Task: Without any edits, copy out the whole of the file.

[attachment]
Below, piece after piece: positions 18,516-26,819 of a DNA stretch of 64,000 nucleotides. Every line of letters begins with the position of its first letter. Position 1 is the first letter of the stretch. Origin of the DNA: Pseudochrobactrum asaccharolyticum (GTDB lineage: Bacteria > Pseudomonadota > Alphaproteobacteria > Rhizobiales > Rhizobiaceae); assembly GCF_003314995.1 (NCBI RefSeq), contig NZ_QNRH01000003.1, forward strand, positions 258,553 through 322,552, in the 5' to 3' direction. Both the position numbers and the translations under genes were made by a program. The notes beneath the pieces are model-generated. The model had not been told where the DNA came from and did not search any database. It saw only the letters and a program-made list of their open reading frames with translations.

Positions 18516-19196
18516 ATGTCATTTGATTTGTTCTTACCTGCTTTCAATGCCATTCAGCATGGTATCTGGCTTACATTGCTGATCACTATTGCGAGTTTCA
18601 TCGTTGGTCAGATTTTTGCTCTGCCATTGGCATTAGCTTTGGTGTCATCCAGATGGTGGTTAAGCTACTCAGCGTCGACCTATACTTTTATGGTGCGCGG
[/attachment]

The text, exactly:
Below, piece after piece: positions 18,516-26,819 of a DNA stretch of 64,000 nucleotides. Every line of letters begins with the position of its first letter. Position 1 is the first letter of the stretch. Origin of the DNA: Pseudochrobactrum asaccharolyticum (GTDB lineage: Bacteria > Pseudomonadota > Alphaproteobacteria > Rhizobiales > Rhizobiaceae); assembly GCF_003314995.1 (NCBI RefSeq), contig NZ_QNRH01000003.1, forward strand, positions 258,553 through 322,552, in the 5' to 3' direction. Both the position numbers and the translations under genes were made by a program. The notes beneath the pieces are model-generated. The model had not been told where the DNA came from and did not search any database. It saw only the letters and a program-made list of their open reading frames with translations.

Positions 18516-19196
18516 ATGTCATTTGATTTGTTCTTACCTGCTTTCAATGCCATTCAGCATGGTATCTGGCTTACATTGCTGATCACTATTGCGAGTTTCA
18601 TCGTTGGTCAGATTTTTGCTCTGCCATTGGCATTAGCTTTGGTGTCATCCAGATGGTGGTTAAGCTACTCAGCGTCGACCTATACTTTTATGGTGCGCGG